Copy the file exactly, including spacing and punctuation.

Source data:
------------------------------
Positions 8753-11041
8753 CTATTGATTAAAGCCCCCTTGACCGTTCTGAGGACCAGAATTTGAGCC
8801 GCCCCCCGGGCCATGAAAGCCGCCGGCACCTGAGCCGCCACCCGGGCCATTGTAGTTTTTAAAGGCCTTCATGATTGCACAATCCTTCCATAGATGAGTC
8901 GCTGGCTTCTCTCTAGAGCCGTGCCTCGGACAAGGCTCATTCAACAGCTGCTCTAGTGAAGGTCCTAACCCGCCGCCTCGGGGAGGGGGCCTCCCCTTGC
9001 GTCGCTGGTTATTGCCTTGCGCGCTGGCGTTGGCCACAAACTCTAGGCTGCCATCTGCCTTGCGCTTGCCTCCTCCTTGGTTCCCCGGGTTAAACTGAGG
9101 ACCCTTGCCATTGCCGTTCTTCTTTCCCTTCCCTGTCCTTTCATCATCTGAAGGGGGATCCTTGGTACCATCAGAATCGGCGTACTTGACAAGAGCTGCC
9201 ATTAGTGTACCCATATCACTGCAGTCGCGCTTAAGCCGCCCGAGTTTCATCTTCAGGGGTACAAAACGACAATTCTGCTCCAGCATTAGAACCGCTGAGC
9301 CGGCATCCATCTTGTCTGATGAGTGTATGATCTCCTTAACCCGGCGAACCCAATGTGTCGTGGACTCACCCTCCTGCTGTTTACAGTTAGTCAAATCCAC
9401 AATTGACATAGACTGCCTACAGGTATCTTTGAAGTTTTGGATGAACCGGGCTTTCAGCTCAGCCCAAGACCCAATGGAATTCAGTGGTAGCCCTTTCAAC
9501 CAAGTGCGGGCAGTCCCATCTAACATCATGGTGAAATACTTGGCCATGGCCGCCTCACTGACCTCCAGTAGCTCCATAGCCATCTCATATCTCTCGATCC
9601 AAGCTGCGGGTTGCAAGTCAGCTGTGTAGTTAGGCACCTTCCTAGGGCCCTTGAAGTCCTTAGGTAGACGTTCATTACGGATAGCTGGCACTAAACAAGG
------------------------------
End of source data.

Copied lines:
Positions 8753-11041
8753 CTATTGATTAAAGCCCCCTTGACCGTTCTGAGGACCAGAATTTGAGCC
8801 GCCCCCCGGGCCATGAAAGCCGCCGGCACCTGAGCCGCCACCCGGGCCATTGTAGTTTTTAAAGGCCTTCATGATTGCACAATCCTTCCATAGATGAGTC
8901 GCTGGCTTCTCTCTAGAGCCGTGCCTCGGACAAGGCTCATTCAACAGCTGCTCTAGTGAAGGTCCTAACCCGCCGCCTCGGGGAGGGGGCCTCCCCTTGC
9001 GTCGCTGGTTATTGCCTTGCGCGCTGGCGTTGGCCACAAACTCTAGGCTGCCATCTGCCTTGCGCTTGCCTCCTCCTTGGTTCCCCGGGTTAAACTGAGG
9101 ACCCTTGCCATTGCCGTTCTTCTTTCCCTTCCCTGTCCTTTCATCATCTGAAGGGGGATCCTTGGTACCATCAGAATCGGCGTACTTGACAAGAGCTGCC
9201 ATTAGTGTACCCATATCACTGCAGTCGCGCTTAAGCCGCCCGAGTTTCATCTTCAGGGGTACAAAACGACAATTCTGCTCCAGCATTAGAACCGCTGAGC
9301 CGGCATCCATCTTGTCTGATGAGTGTATGATCTCCTTAACCCGGCGAACCCAATGTGTCGTGGACTCACCCTCCTGCTGTTTACAGTTAGTCAAATCCAC
9401 AATTGACATAGACTGCCTACAGGTATCTTTGAAGTTTTGGATGAACCGGGCTTTCAGCTCAGCCCAAGACCCAATGGAATTCAGTGGTAGCCCTTTCAAC
9501 CAAGTGCGGGCAGTCCCATCTAACATCATGGTGAAATACTTGGCCATGGCCGCCTCACTGACCTCCAGTAGCTCCATAGCCATCTCATATCTCTCGATCC
9601 AAGCTGCGGGTTGCAAGTCAGCTGTGTAGTTAGGCACCTTCCTAGGGCCCTTGAAGTCCTTAGGTAGACGTTCATTACGGATAGCTGGCACTAAACAAGG